Guide to coloured gemstones
In the previous article I took you through all the basics and interesting facts about diamonds. This time I would like to introduce you to the colored gemstones I work with when making jewelry. Most often you will find coloured sapphires, rubies and emeralds. As is the case with diamonds, it is a good idea to know the specifications of coloured gemstones. At the same time, they are associated with all sorts of legends, myths and recommendations. Let’s do it!
The name sapphire comes from the Greek ‘sappheiros’, which translates to blue. It belongs to the corundum family, just like the red ruby. In terms of hardness, it is second only to diamond and, like ruby, it is number 9 on the Mohs scale. Although its most famous and sought-after colour is blue, you can find a whole range of sapphires. These depend on the amount of admixture of other elements and thus colour the stones purple, pink, red, orange, yellow to yellow-greenish.
Specification of stones
Even with sapphires, you can orient yourself according to the so-called. 4C. If you are hearing about them for the first time, check out the article on diamonds where I have explained everything carefully. In terms of colour, the most common and most popular colour is clearly blue. Its intensity is clearly the most important factor that determines quality and price, largely at the expense of its size. Sapphires can be processed into a variety of shapes, most commonly seen in oval, round or cushion cut. The purity of natural sapphires is usually graded on a letter scale, with AAA being the best grade. Stones with poorer clarity and larger inclusions then move down the scale.
Myths, trivia and uses
The sapphire is considered a symbol of heaven, innocence, truth and good health. It is believed to bring gifts of fulfillment, joy, prosperity, inner peace and beauty. Some have worn it to ward off illness or as protection when travelling.They are one of the most valuable gemstones. Popular in ancient Rome, ancient Persia and throughout the Middle Ages. Dark blue sapphires are associated with royalty (which probably contributed to the colour being named “royal blue”). Royal blue sapphires were often worn by medieval kings, some of whom believed the gems would protect them from enemies. We can also remember Princess Diana’s engagement ring, one of the most famous jewels in history. The ring consists of a unique 12 carat Ceylon sapphire surrounded by 14 diamonds.
Ruby has been valued for centuries for its beautiful colour and rarity. It is one of the most valuable gemstones and its price can, in exceptional cases, surpass that of diamonds of approximately the same size. Thanks to its truly excellent hardness and durability, which reaches grade 9 on the Mohs scale, it has ideal proportions for grinding. The deep red colour symbolising passion and desire rightly makes it a favourite symbol of romantic love.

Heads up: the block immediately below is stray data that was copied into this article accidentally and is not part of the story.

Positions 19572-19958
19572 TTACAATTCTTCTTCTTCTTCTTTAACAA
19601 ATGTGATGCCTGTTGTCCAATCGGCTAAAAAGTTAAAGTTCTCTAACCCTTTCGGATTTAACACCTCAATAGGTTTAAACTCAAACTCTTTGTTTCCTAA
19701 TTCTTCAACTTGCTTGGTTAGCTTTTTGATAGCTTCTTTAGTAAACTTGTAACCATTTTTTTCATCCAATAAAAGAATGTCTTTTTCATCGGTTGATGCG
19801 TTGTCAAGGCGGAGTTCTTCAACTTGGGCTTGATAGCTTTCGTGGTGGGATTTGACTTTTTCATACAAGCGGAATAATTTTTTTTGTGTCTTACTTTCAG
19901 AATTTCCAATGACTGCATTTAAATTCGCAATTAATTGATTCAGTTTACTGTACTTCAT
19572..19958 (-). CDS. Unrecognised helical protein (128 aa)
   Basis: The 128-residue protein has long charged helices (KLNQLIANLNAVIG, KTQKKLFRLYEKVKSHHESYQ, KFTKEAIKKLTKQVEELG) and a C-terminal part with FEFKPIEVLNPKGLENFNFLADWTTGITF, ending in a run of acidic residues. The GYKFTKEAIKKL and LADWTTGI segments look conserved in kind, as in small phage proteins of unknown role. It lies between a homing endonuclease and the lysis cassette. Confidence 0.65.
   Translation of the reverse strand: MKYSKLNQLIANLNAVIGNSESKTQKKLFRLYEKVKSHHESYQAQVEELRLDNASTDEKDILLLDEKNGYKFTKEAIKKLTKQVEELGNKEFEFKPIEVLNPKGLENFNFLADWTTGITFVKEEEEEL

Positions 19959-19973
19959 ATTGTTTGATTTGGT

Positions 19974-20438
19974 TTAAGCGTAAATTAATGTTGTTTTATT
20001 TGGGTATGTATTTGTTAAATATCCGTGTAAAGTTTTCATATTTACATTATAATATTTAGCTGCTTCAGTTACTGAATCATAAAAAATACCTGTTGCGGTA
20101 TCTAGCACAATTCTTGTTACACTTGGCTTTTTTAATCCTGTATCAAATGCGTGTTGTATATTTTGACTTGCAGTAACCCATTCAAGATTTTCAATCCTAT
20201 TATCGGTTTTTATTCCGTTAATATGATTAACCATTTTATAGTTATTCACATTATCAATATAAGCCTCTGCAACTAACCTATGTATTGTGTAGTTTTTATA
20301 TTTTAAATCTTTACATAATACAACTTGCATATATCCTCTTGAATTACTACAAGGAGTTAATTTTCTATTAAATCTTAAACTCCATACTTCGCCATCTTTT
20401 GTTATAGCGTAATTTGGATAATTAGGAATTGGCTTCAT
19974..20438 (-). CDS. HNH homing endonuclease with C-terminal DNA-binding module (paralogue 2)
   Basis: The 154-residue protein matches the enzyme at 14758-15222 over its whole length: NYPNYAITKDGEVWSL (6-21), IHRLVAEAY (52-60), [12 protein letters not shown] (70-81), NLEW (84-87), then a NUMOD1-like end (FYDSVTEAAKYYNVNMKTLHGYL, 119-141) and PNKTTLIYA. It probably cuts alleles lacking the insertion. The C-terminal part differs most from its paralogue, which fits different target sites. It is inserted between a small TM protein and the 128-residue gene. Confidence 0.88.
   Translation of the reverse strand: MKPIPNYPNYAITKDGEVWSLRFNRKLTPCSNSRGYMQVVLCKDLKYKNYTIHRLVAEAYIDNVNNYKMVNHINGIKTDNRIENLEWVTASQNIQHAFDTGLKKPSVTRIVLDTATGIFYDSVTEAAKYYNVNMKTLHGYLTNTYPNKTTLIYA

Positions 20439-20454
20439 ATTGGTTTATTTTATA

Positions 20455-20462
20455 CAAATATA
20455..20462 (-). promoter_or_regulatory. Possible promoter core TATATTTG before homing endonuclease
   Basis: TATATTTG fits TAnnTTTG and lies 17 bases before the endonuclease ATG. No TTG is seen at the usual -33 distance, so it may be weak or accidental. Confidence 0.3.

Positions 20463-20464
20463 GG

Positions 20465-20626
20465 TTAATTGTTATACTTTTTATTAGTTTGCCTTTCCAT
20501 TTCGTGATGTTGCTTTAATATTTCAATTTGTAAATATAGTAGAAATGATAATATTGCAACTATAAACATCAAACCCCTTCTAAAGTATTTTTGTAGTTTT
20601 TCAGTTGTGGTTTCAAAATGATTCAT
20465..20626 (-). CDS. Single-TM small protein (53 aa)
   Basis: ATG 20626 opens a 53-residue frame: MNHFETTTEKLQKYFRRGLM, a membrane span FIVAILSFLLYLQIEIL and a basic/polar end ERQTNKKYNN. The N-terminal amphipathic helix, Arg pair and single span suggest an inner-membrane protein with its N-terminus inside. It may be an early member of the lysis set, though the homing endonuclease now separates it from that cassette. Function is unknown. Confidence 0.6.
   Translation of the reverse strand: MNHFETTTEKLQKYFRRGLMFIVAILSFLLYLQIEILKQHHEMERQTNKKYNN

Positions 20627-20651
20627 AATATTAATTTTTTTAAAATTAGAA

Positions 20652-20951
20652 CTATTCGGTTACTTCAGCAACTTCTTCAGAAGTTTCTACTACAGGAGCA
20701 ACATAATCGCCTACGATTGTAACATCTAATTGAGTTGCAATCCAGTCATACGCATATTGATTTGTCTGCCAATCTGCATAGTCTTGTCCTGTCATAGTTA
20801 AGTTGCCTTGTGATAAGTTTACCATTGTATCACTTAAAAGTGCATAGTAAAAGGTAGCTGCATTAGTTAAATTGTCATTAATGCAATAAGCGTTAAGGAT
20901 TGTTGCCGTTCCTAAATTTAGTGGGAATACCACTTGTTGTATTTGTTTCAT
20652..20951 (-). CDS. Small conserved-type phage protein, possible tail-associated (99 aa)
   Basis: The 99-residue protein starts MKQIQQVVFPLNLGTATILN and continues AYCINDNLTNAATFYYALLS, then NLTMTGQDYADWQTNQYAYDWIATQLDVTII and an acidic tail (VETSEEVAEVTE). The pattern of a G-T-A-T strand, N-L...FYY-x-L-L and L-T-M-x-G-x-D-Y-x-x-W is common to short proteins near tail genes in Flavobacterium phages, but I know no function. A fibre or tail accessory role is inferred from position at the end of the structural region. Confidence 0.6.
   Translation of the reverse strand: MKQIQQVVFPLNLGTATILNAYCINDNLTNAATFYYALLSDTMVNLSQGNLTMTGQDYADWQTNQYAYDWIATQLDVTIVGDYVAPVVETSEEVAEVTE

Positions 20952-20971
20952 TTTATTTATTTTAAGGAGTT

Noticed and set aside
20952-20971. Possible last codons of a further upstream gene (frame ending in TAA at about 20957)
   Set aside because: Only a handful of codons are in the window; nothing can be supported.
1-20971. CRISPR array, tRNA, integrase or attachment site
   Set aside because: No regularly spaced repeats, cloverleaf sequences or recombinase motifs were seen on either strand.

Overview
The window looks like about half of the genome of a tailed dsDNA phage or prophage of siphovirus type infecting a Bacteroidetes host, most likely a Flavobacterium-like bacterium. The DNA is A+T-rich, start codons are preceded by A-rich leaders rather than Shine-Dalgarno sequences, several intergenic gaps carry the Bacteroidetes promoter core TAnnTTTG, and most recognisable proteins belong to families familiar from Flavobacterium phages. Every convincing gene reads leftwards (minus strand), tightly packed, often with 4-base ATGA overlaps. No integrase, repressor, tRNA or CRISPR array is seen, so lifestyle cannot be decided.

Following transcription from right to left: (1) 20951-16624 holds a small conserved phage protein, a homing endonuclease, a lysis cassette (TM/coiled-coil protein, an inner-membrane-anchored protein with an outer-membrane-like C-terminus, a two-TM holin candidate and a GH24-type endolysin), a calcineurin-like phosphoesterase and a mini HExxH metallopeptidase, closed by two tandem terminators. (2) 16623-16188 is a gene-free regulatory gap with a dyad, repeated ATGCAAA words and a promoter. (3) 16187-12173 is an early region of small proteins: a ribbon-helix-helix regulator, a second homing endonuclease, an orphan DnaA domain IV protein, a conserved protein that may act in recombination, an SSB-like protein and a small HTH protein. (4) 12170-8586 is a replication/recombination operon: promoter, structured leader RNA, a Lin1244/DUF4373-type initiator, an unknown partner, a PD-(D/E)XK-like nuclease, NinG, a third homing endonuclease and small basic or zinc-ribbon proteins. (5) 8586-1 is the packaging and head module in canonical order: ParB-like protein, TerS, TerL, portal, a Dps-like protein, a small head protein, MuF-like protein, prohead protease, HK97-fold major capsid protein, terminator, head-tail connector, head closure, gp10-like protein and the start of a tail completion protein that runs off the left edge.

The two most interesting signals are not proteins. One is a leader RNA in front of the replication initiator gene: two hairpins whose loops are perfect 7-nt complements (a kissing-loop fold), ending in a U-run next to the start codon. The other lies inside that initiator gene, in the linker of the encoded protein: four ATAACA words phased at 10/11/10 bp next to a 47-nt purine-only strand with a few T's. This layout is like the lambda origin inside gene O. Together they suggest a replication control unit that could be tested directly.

Like the sapphire, the ruby belongs to the corundum family. The most important factor by which we measure not only the quality but also the price of a ruby is the colour. The colour range of rubies is quite wide, the rarest and therefore the most desirable is the colour called. of pigeon blood. It is a deep red shade with hints of purple to violet. In terms of clarity, ruby, unlike diamonds, tolerates inclusions. Ideally, they can produce rare effects, such as the smoke effect or the cat’s eye effect. The price of rubies with this characteristic can often be higher than the price of clear rubies. Thanks to the already mentioned high hardness, rubies can be cut into a variety of cuts and shapes.
Myths, trivia and uses
Rubies symbolize strength and protection. When worn as a talisman, the ruby was believed to help protect warriors in battle. They are even mentioned four times in the Bible because of their beauty and wisdom. The most expensive ruby ever sold was the so called. “Hope Ruby,” which sold for $6.74 million with a total weight of 32.08 carats. The Crown of the Czech Saint Wenceslas contains a total of 250 carats of rubies.
Although the specific green color is not for everyone, emeralds maintain their own class and are one of the most sought after gems on the market. Emerald, which is the most valuable stone in the beryl family, has and always has had the edge over other green gems such as peridot and tourmaline with its lush blue-green tones. Unlike the aforementioned stones, emerald ranks 7.5-8 on the Mohs scale, making it a much more fragile stone. The intensity of the specific blue-green colour reflects primarily the chromium and vanadium content. The more of these two elements an emerald contains, the more intense its colour.
Even with emeralds, color is a key factor in determining value. The most valuable emeralds take on deep green hues with blue highlights. These emeralds mostly come from Colombia, the world’s largest emerald deposit. Paradoxically, from the point of view of clarity, inclusions resembling small cracks are welcome, because thanks to them we know that these are also genuine, natural emeralds.
As I mentioned above, emeralds are considerably more fragile than other gemstones, so they must be handled with extra care. They are the only stones that have their own cut, the emerald cut. This rectangular or square cut has cut corners that not only visually flatter the stone, but also protect it from damage.
Myths, trivia and uses
The oldest emeralds are up to 2.97 billion years old. The first known emeralds were mined in Egypt around 1500 BC. They were Cleopatra’s favourite stones and her passion pr According to ancient folklore, an emerald placed under your tongue will help you see into the future. Emeralds are said to protect against memory loss and enhance intuition.